Specializing in Custom Private Tours of Israel and Israel's Lesser Known Tourist Attractions, the Gems.
Specializing in Custom Private Tours of Israel and Israel's Lesser Known Tourist Attractions, the Gems.

Zippori's Importance

by Yael Adar

 

Dr. James F. Strange, Professor, Department of Religious Studies, University of Southern Florida, leads one of three teams excavating at Zippori. He noted that Zippori is considered a major archaeological site (compared to others in Israel) and explained some of the reasons for its importance.

 

This was a major Jewish economic, political, and intellectual center from the 2nd century BCE to the 7th century CE. It was the seat of Herod the Great and his son Herod Antipas. Zippori minted its own coins from 66-218 CE, and participated in a trade network that extended to Italy.

And here, at the beginning of the 3rd century CE, Rabbi Yehuda Hanasi (Judah the Prince) edited the Mishnah (Jewish religious law that was passed down before 200 CE). The Jewish population thrived through the 6th century CE and Zippori declined in importance after the Arab invasion of the 7th century CE.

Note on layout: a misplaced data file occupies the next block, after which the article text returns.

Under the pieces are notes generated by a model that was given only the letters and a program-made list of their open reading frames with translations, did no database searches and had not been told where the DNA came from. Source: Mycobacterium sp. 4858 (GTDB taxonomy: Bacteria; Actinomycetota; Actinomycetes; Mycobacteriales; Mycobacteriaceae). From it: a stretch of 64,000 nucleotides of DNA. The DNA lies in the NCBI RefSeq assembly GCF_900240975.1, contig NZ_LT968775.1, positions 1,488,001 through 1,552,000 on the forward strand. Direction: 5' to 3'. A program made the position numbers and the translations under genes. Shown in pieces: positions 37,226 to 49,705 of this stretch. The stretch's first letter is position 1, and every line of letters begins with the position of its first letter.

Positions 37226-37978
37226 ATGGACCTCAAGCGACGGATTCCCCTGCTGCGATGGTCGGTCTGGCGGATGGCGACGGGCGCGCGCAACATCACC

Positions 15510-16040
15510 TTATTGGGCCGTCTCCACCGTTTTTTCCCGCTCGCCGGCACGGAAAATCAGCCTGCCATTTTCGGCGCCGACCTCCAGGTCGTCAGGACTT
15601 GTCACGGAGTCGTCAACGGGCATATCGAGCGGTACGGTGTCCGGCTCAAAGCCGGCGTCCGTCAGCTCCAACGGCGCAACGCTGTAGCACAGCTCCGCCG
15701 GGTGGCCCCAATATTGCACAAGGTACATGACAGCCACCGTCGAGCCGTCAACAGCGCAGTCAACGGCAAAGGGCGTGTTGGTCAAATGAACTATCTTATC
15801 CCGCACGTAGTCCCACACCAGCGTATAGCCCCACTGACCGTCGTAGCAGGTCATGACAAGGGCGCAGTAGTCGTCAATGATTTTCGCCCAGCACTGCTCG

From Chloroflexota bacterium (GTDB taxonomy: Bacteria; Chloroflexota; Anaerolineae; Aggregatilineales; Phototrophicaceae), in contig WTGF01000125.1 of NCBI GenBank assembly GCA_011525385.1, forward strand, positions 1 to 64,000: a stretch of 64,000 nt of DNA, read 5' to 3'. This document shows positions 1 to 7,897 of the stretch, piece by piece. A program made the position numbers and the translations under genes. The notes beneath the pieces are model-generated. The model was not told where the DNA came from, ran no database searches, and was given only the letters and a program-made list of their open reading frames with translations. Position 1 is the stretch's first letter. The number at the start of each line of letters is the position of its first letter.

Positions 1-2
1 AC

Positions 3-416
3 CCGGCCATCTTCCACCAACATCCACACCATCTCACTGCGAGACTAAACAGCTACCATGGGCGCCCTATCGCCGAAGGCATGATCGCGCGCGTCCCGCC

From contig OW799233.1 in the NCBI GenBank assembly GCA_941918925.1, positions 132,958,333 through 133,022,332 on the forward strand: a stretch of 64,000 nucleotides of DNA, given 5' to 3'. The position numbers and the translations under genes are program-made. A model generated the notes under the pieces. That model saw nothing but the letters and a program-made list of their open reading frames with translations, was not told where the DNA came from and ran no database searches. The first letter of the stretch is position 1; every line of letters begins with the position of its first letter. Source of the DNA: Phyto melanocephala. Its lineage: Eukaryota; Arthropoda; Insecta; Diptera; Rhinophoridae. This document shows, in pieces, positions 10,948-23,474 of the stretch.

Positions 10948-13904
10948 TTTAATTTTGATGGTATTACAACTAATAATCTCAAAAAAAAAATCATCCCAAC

In the coming season of excavations roughly 70 people, under Dr. Strange's direction, will continue working in the civil basilica. This basilica housed offices in the upstairs portion while the downstairs had rooms that were used for functions. Here, a 3rd century mosaic that depicts 60 images of birds, fish and other local species was found (see photo).

 

Dr. Strange explained how this mosaic differs from others found at Zippori, "It is a series of circular, demicircular, or quarticircular panels within braids. The panels were made in a workshop and then transported to the site and inserted into the floor." This particular mosaic is not currently open, for public viewing. 

 

 

 

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